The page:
By Sue Hubbard, M.D.
During a 9-month-old’s checkup, the child’s mother expressed concern that her daughter did not yet have any teeth.
I explained to her that this was totally within the range of normal, but she was very worried about her daughter’s lack of teeth. I reassured her that it was not uncommon; there are a lot of babies that will not get a tooth until around age 1, and late teething often runs in families. I wondered if she knew when she or her husband got their first tooth.
Upon further questioning, her real concern was that she had been told “if your child is a late teether they will also be a late reader.” Was this something her friends told her on Facebook? I thought I had heard all sorts of concerns about teeth. “My child is fussy, “My child doesn’t sleep well,” “My child drools a lot,” “My child chews on everything.” But not being able to read? There is just too much information, or rather misinformation out there.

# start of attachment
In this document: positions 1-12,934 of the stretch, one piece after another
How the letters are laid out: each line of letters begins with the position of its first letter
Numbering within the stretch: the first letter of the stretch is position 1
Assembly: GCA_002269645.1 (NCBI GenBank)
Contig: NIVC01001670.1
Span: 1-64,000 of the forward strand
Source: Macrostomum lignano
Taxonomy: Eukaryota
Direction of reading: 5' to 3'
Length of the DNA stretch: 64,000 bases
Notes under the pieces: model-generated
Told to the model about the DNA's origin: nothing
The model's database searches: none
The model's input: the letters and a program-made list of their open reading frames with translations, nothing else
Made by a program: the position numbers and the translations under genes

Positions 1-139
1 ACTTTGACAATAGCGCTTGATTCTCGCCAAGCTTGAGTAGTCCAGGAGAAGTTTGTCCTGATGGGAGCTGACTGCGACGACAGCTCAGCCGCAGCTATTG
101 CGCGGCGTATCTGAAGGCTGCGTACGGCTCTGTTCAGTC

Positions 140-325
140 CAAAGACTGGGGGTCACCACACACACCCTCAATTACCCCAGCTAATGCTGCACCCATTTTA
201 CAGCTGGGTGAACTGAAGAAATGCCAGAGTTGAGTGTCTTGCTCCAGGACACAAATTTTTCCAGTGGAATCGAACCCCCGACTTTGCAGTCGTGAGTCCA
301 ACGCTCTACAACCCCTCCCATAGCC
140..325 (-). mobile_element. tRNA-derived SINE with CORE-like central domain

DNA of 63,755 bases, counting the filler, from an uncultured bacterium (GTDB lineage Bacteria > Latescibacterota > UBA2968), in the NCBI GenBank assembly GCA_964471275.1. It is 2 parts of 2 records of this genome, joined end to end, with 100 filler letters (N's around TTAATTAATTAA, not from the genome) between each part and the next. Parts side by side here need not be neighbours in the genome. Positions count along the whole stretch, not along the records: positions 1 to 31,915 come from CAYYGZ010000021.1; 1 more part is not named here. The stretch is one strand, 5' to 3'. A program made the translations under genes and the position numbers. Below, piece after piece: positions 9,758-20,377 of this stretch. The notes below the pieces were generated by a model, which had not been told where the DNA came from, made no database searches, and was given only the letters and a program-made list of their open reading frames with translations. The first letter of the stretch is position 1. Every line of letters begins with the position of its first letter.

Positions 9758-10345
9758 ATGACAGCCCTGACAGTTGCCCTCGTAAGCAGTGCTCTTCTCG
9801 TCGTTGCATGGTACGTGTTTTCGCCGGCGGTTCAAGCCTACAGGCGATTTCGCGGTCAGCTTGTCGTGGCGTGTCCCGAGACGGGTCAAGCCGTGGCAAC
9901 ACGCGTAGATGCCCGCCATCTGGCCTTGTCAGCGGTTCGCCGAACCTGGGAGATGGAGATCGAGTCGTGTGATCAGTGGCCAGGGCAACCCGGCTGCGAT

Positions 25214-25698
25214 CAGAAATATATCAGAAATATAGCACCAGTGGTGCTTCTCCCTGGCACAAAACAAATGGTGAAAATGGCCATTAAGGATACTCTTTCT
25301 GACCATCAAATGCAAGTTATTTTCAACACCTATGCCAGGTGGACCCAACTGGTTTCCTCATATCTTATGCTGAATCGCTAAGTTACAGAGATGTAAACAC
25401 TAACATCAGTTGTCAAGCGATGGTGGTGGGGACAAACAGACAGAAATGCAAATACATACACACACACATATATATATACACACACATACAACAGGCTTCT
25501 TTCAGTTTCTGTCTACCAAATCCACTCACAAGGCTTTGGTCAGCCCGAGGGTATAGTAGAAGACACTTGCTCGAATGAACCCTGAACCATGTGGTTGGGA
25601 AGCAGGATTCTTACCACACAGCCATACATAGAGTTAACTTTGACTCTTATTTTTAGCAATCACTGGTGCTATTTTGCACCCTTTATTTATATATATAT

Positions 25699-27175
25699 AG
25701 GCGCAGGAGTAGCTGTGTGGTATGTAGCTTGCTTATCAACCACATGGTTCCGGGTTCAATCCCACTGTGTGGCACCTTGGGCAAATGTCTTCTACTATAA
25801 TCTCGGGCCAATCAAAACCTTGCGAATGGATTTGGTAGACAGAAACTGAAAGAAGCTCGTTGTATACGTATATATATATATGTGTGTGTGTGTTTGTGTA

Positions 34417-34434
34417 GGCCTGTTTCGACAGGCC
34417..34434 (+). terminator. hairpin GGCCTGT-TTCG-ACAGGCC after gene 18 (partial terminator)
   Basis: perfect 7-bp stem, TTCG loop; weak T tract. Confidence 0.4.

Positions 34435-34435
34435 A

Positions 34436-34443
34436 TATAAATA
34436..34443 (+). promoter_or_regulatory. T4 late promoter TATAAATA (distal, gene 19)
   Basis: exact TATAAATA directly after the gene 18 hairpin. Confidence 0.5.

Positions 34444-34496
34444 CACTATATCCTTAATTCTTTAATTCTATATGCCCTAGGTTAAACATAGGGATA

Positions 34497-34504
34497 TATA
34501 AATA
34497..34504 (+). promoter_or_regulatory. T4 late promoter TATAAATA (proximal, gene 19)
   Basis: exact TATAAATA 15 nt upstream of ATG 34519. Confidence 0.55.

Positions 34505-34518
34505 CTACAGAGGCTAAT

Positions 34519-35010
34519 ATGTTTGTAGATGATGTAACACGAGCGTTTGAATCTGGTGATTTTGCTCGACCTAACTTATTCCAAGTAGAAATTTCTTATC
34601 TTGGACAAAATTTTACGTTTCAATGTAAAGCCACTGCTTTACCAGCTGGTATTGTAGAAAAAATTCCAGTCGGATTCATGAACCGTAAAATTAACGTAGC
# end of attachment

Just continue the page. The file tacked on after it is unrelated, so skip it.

So, it was such a relief for me to be able to tell her that I was not aware that there was any relationship between teething and reading. In fact, one of my own children had his first tooth erupt at 6 months (which is about average), and he ended up being dyslexic. My middle son did not get a tooth until about 18 months (which did worry my mother, who was ready to put money into savings for baby dentures), and he was reading before kindergarten.
See why I love my job? Something new every day. Thankfully, some of the concerns have no basis in fact and I get to reassure parents.
(Dr. Sue Hubbard is an award-winning pediatrician, medical editor and media host. “The Kid’s Doctor” TV feature can be seen on more than 90 stations across the U.S. Submit questions at kidsdr.com. The Kid’s Doctor e-book, “Tattoos to Texting: Parenting Today’s Teen,” is now available from Amazon and other e-book vendors.)
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